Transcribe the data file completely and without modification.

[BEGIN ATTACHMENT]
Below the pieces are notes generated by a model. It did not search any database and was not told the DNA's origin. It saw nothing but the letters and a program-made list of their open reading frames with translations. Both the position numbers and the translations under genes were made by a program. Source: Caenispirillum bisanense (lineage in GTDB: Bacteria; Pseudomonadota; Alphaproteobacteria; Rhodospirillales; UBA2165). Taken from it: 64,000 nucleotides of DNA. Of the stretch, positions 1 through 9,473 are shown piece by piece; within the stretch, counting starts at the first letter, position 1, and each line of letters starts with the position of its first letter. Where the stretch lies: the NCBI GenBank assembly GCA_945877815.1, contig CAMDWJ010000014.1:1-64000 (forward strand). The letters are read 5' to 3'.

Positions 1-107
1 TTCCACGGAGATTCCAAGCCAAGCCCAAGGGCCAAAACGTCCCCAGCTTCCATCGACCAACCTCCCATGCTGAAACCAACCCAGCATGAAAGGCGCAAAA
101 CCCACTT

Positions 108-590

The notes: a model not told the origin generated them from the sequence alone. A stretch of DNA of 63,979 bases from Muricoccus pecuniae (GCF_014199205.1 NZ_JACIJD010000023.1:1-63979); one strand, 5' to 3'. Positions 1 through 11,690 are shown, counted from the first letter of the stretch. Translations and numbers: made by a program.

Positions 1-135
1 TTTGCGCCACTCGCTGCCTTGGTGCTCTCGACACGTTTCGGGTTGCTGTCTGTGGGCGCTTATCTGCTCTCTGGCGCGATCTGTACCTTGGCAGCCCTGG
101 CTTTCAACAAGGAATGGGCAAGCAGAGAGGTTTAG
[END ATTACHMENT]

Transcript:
Below the pieces are notes generated by a model. It did not search any database and was not told the DNA's origin. It saw nothing but the letters and a program-made list of their open reading frames with translations. Both the position numbers and the translations under genes were made by a program. Source: Caenispirillum bisanense (lineage in GTDB: Bacteria; Pseudomonadota; Alphaproteobacteria; Rhodospirillales; UBA2165). Taken from it: 64,000 nucleotides of DNA. Of the stretch, positions 1 through 9,473 are shown piece by piece; within the stretch, counting starts at the first letter, position 1, and each line of letters starts with the position of its first letter. Where the stretch lies: the NCBI GenBank assembly GCA_945877815.1, contig CAMDWJ010000014.1:1-64000 (forward strand). The letters are read 5' to 3'.

Positions 1-107
1 TTCCACGGAGATTCCAAGCCAAGCCCAAGGGCCAAAACGTCCCCAGCTTCCATCGACCAACCTCCCATGCTGAAACCAACCCAGCATGAAAGGCGCAAAA
101 CCCACTT

Positions 108-590

The notes: a model not told the origin generated them from the sequence alone. A stretch of DNA of 63,979 bases from Muricoccus pecuniae (GCF_014199205.1 NZ_JACIJD010000023.1:1-63979); one strand, 5' to 3'. Positions 1 through 11,690 are shown, counted from the first letter of the stretch. Translations and numbers: made by a program.

Positions 1-135
1 TTTGCGCCACTCGCTGCCTTGGTGCTCTCGACACGTTTCGGGTTGCTGTCTGTGGGCGCTTATCTGCTCTCTGGCGCGATCTGTACCTTGGCAGCCCTGG
101 CTTTCAACAAGGAATGGGCAAGCAGAGAGGTTTAG